Research Communications


Cotton and Wool: Textile Economy in the Serakhs Oasis during the Late Sasanian Period, the Case of Spindle Whorls from Gurukly Depe (Turkmenistan)

Dominika Maja Kossowska-Janik1

1Antiquity of Southeastern Europe Research Centre, University of Warsaw, Warsaw, Poland.


Received April 17, 2016 | Accepted October 20, 2016

Ethnobiology Letters 2016 7(1):107–116 | DOI 10.14237/ebl.7.1.2016.682

Abstract Gurukly Depe is an archaeological site located in the Serakhs oasis in southeast Turkmenistan, excavated since 2010 by the Polish-Turkmen archaeological mission directed by Professor Barbara Kaim from the University of Warsaw. Most investigated structures date to the Late Sasanian Period. At the site 102 spindle whorls were found. Based on their dimensions and weight I propose that most them were likely to have been used to spin cotton. This evidence provides another indication of cotton agriculture in Central Asia before the Muslim conquest.

Keywords Spindle whorls, Cotton, Turkmenistan, Gurukly Depe, Sasanian Empire


Spindle whorls are not the most spectacular objects found by archaeologists, which is probably why they are so seldom discussed at length in archaeological publications. However, these finds deserve more attention as the collected data can yield important information about ancient societies. A study of these artifacts can help determine what was being spun at the site, therefore what fiber materials were used in a region. Dimensions and weight of spindle whorls determine thickness of yarn and these parameters differ according to the fiber chosen for spinning. In this paper, I examine spindle whorls found at Gurukly Depe, Turkmenistan, during the Late Sasanian Period (sixth to seventh centuries AD), to try to establish whether wool or cotton was spun there.

Gurukly Depe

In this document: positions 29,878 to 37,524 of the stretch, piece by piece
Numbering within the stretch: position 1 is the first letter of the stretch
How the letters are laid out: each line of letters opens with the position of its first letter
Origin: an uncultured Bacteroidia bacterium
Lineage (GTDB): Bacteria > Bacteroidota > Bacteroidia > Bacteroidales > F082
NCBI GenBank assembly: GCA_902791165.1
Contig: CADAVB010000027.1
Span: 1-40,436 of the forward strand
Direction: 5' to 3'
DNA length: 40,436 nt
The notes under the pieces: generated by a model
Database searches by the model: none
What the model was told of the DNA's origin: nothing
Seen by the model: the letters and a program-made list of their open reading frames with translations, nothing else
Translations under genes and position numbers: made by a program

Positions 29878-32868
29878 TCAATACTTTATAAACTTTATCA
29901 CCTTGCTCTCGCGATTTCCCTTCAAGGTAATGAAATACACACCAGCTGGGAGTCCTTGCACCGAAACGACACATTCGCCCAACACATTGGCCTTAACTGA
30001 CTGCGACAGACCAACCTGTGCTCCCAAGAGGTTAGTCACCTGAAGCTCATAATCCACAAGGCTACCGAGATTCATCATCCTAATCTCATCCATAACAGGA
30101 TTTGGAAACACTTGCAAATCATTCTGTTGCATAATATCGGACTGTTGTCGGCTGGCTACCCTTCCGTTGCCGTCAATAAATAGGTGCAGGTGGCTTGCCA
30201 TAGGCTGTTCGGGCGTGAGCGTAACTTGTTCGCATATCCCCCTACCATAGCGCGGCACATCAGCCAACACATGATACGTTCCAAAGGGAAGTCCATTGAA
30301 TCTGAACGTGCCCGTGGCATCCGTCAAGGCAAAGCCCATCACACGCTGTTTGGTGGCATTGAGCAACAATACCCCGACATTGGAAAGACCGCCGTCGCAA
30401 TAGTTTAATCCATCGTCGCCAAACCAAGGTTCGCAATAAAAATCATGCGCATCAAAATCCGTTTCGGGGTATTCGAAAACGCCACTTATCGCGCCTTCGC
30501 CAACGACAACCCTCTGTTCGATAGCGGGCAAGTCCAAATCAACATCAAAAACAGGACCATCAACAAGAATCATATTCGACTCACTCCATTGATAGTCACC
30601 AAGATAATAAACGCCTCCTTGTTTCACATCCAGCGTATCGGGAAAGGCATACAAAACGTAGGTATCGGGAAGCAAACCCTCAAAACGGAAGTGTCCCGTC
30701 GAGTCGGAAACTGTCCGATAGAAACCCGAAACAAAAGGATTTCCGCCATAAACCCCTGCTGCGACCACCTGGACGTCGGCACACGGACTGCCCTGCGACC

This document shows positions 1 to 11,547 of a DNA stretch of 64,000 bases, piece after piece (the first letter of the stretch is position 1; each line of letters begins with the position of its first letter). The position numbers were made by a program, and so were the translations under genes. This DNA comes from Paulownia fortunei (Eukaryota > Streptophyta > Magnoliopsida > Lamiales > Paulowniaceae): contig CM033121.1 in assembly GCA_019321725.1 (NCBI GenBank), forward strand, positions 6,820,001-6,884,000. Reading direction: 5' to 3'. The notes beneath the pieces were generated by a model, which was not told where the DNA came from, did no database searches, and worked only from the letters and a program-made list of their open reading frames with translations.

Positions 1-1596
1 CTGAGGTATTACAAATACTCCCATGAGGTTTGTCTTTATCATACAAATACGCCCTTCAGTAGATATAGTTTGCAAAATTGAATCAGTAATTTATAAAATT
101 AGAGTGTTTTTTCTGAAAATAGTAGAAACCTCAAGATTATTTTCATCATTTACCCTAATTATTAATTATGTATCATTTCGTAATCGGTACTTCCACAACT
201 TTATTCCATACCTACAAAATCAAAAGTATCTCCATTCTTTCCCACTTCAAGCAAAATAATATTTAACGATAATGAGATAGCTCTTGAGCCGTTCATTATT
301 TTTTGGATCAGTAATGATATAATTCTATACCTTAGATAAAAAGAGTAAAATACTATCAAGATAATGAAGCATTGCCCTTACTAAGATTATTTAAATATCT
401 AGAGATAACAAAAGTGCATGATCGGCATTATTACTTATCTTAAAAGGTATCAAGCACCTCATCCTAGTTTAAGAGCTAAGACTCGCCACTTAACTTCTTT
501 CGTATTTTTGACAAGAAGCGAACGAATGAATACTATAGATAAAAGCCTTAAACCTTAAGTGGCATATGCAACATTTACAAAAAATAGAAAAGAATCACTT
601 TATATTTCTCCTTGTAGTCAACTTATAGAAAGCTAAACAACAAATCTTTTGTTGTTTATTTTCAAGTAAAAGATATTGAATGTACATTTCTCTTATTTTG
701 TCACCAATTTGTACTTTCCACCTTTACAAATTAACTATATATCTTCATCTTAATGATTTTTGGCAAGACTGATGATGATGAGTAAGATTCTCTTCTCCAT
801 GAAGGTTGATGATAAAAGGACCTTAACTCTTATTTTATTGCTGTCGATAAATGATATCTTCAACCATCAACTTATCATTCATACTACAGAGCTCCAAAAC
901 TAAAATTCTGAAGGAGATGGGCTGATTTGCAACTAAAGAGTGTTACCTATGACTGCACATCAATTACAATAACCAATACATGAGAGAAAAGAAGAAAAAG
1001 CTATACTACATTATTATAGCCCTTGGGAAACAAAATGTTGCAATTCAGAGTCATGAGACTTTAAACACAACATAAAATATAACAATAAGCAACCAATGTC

Gurukly Depe is an archaeological site located in the Serakhs oasis in southern Turkmenistan on the border with Iran, approximately 100 km from the Afghan border (Figure 1). The oasis was inhabited at least from Neolithic times. From the Achaemenid period up to the Muslim conquest, the region was part of several Iranian empires. Gurukly Depe is a rectangular depe (flat-topped mound) covering 2.8 hectares in area and is 13 meters high. Six seasons of excavations (2010­–2015) were conducted by the Polish-Turkmen archaeological mission directed by Professor Barbara Kaim from the University of Warsaw.1 The site was identified as a Parthian-Sasanian (third century BC to seventh century AD) qala: a fortified residence, widely considered typical of Central Asian oasis settlements (Kaim 2011:207). Trenches were excavated in different parts of the depe: on the highest, southwestern area (sectors 10I–10J, 11F–11Ł, and 12F–12K), where the presumed landowner's residence was probably located; the northwestern part (sectors 6I-6J and 7I); the lowest part (5M–5N, 6N, and 7N); and on the fortification wall (2N, 5R–5S, 13I, and 14I). The spindle whorls discussed here were found both on the surface and in most excavated trenches dating to the Late Sasanian (sixth to seventh centuries AD). Contexts were dated by ceramic analysis, as typical for Late Sasanian to Early Islamic sites in this region.2 Of course, some whorls from the surface and near-surface excavations could be residual and date to later periods. Remains of Islamic occupation from eleventh century AD (Gurukly Shaheri) are at the base of Gurukly Depe (Różańska-Kardaś 2013), but Gurukly Depe was not occupied at that time. The oldest datable material from the surface is dated between the seventh to eighth centuries AD.


Figure 1 Map showing location of Gurukly Depe (1) and cotton seed finds in Central Asia from Merv (2) and Kara-Tepe (3).


General Information about Spinning and Spindle Whorls